One-third of patients with relapsed/refractory multiple myeloma (MM) responded to treatment with the investigational agent iberdomide, according to early results from a first-in-human trial. Sagar Lonial, MD, from the Winship Cancer Institute of Emory University in Atlanta, who reported these findings at the 2019 American Society of Clinical Oncology annual meeting, added that the drug’s safety profile was as expected for a patient population with such heavily refractory disease.
This phase Ib/IIa, open-label, multicenter, dose-escalation study is the first clinical trial of iberdomide, a cereblon E3 ligase immunomodulatory drug (IMID) that has demonstrated “enhanced tumoricidal and immune stimulatory effects in preclinical studies,” Dr. Lonial explained.
Sixty-six patients (median age = 65 years; range = 33-79 years) received treatment with iberdomide and dexamethasone. Eligible participants had relapsed/refractory MM and progressive disease on or within 60 days of last MM therapy.
Patients had received a median of five prior lines of therapy (range = 2-12), and the median time from diagnosis of MM to study enrollment was 7.2 years (range = 2.8-20.1 years). This patient population had heavily refractory disease, Dr. Lonial commented. “Almost three-quarters were either lenalidomide- or IMID-refractory, two-thirds were proteasome inhibitor–refractory, and another 71% were anti-CD38 monoclonal antibody–refractory.”
Per study protocol, iberdomide was administered in escalating doses (ranging from 0.3 to 1.3 mg) on days 1 through 21 of each 28-day treatment cycle; dexamethasone 40 mg (20 mg in patients >75 years) was administered on days 1, 8, 15, and 22 of each cycle.
As of April 15, 2019 (data cutoff), 20 patients (30.3%) were still receiving treatment. The most common reasons for treatment discontinuation were progressive disease (n=38; 57.6%) and adverse events (AEs; n=6; 9.1%). The remaining two patients discontinued based on physician decision or for other reasons.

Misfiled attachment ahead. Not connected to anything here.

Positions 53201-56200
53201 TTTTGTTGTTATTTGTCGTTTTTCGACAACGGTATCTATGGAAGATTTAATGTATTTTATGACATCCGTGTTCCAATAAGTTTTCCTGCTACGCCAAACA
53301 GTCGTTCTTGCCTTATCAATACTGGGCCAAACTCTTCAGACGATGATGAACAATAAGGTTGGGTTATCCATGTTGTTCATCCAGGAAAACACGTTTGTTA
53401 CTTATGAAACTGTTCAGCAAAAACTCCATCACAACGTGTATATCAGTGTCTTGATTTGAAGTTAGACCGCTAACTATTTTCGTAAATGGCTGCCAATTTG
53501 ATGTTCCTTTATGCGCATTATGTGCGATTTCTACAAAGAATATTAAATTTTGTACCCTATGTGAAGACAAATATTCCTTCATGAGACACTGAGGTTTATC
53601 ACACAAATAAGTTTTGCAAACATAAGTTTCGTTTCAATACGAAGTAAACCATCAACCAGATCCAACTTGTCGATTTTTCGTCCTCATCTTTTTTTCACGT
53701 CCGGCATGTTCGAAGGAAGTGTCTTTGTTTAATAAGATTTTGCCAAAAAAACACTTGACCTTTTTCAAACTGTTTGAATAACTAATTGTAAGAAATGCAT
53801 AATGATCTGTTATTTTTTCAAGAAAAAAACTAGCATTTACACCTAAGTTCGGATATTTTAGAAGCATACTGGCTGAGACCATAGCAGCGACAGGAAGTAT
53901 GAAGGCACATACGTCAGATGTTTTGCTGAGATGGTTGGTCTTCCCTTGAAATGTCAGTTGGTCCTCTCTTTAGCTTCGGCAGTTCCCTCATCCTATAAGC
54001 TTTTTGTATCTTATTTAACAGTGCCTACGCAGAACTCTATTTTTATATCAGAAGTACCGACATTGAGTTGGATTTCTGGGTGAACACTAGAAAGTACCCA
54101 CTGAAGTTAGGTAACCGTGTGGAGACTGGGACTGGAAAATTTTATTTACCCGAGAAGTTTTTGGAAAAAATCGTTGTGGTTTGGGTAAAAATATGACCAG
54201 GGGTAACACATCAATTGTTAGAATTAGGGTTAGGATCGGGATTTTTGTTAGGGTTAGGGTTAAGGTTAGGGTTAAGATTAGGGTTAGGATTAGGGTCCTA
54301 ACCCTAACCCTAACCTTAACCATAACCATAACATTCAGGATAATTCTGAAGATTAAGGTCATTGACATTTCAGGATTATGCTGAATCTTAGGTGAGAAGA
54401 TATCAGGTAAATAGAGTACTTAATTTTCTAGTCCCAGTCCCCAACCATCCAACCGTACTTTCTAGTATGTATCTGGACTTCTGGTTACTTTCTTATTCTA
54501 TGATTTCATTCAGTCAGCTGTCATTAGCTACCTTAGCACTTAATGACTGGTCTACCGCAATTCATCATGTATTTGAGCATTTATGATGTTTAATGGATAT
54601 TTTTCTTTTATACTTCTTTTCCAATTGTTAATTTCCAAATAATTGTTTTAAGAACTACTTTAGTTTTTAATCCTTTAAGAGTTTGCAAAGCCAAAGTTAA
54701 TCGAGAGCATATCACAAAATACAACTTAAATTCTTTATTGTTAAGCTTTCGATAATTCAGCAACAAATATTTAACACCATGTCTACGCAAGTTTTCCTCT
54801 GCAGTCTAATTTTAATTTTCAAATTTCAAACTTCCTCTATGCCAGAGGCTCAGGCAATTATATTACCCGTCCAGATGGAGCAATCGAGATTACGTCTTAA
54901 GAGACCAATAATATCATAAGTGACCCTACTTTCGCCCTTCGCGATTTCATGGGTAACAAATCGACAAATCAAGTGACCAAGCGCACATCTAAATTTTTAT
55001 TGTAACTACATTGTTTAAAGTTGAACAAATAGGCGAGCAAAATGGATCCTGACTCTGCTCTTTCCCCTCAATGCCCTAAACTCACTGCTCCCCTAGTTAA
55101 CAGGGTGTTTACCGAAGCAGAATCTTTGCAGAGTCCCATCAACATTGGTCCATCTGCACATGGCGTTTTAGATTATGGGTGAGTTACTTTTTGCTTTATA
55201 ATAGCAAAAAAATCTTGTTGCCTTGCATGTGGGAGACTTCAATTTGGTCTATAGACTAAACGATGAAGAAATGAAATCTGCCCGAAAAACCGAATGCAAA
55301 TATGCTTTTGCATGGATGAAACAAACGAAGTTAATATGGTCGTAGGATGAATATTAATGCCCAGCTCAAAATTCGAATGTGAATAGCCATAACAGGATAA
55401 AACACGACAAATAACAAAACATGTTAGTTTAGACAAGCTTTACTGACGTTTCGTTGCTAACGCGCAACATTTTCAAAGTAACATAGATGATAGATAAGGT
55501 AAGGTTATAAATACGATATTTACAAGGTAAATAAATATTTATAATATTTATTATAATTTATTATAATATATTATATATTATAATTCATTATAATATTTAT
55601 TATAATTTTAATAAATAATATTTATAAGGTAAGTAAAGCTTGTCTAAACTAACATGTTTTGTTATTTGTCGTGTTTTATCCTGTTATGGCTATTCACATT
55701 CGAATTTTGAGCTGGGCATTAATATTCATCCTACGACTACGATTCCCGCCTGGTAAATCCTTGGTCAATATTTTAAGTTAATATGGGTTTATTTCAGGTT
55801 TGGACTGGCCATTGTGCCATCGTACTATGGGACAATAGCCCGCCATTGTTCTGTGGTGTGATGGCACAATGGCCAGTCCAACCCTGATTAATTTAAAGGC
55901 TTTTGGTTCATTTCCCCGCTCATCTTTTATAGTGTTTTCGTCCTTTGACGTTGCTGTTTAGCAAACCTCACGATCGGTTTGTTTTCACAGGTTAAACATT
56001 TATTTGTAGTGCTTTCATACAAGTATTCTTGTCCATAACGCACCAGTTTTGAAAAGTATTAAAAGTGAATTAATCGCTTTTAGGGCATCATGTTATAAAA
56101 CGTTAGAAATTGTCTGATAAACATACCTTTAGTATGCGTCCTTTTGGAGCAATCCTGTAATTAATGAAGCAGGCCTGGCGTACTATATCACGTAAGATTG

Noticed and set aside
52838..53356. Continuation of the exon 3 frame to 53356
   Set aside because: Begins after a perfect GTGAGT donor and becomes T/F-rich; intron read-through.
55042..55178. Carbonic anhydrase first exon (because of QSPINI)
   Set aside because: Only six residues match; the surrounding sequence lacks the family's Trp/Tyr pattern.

The most common treatment-related AEs of any grade were hematologic, which Dr. Lonial noted was common in this class of drugs:
- anemia (n=24; 36.4%)
- neutropenia (n=22; 33.3%)
- thrombocytopenia (n=9; 13.6%)
He added that AEs occurred infrequently in the first cycle of treatment, but included grade 3/4 anemia (n=10; 15.2%), infection (n=7; 10.6%), and neutropenia (n=6; 9.1%). “Many of the IMID-related side effects were simply not seen in grade 3 or grade 4 during the first cycle,” he said. “This speaks to the tolerance of this agent, particularly compared with lenalidomide and pomalidomide, where it is [common] to see side effects within that first cycle.”
Two dose-limiting toxicities (grade 4 sepsis and grade 3 pneumonia) were observed at the 1.2-mg and 1.3-mg dose levels, but the researchers noted that the maximum tolerated dose and recommended phase II dose has not yet been reached.
Fifty-nine patients were evaluable for efficacy. The overall response rate (ORR; including partial responses [PRs] or better) was 32.2% (n=19). This included: two very good PR and 17 PRs. Twenty-one patients experienced stable disease, while nine had disease progression while on treatment.
Dr. Lonial noted that responses were seen across difficult-to-treat subgroups, such as patients with disease that was refractory to IMIDs (ORR=35.3%) or daratumumab and pomalidomide (ORR=29.6%). “This IMID was able to overcome drug resistance to lenalidomide and pomalidomide,” he concluded.
Findings from this ongoing first-in-human study are limited by the small patient population and the trial’s open-label design. Dr. Lonial and colleagues noted that, although promising, the clinical activity of this new agent needs to be confirmed in larger studies with longer follow-up. Iberdomide also is being evaluated in combination with different agents, including daratumumab and bortezomib.
The authors report relationships with Celgene, which sponsored the trial.
Lonial S, van de Bonk NWCJ, Popat R, et al. First clinical (phase 1b/2a) study of iberdomide (CC-220; IBER), a CELMoD, in combination with dexamethasone (DEX) in patients (pts) with relapsed/refractory multiple myeloma (RRMM). Abstract #8006. Presented at the 2019 ASCO Annual Meeting, June 2, 2019; Chicago, IL.